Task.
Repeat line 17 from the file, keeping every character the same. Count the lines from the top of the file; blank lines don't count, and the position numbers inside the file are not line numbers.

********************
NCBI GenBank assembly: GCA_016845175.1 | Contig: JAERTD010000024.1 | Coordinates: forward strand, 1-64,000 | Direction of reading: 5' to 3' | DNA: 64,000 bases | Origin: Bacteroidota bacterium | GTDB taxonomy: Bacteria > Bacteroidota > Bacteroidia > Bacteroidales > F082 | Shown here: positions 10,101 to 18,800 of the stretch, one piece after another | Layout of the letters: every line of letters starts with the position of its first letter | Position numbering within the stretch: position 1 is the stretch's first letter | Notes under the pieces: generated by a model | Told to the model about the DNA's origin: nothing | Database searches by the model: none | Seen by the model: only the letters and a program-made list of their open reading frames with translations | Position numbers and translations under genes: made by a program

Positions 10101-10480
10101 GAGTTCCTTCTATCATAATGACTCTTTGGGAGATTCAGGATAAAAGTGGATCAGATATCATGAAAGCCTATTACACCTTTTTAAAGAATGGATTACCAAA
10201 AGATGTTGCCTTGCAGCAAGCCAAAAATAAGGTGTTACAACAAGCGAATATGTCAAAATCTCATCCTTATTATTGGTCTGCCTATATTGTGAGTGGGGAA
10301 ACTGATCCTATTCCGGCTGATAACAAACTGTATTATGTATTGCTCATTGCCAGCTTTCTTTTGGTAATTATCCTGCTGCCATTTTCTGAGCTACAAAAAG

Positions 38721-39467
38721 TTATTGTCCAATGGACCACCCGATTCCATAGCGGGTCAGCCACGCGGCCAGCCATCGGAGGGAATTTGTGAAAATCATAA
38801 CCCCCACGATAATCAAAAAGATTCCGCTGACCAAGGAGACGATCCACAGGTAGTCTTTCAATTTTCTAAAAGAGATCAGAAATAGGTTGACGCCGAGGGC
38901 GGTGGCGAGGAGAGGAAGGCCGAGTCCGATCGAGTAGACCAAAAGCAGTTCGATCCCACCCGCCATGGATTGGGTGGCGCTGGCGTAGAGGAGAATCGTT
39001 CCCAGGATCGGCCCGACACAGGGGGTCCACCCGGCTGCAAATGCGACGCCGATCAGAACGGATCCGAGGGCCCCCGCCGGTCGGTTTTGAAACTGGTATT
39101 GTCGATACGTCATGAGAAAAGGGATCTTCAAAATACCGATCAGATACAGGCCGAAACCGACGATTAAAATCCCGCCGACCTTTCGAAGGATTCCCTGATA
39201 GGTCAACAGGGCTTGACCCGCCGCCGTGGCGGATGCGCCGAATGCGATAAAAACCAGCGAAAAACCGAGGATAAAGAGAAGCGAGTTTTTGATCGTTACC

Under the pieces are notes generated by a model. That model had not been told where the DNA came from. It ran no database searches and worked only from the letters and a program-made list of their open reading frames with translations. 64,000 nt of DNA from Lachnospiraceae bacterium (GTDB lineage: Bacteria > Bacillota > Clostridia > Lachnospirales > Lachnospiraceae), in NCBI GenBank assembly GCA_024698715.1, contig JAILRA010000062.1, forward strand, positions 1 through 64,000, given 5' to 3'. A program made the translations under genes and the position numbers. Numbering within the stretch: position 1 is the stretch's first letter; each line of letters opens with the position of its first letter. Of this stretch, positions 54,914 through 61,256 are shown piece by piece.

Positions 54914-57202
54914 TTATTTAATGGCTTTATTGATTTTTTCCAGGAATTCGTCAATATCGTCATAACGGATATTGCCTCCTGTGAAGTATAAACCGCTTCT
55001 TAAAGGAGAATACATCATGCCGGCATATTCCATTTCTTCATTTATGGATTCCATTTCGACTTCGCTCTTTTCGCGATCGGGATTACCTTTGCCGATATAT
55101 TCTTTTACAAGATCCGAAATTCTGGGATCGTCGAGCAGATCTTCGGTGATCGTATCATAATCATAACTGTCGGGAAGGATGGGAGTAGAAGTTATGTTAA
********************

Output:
55101 TCTTTTACAAGATCCGAAATTCTGGGATCGTCGAGCAGATCTTCGGTGATCGTATCATAATCATAACTGTCGGGAAGGATGGGAGTAGAAGTTATGTTAA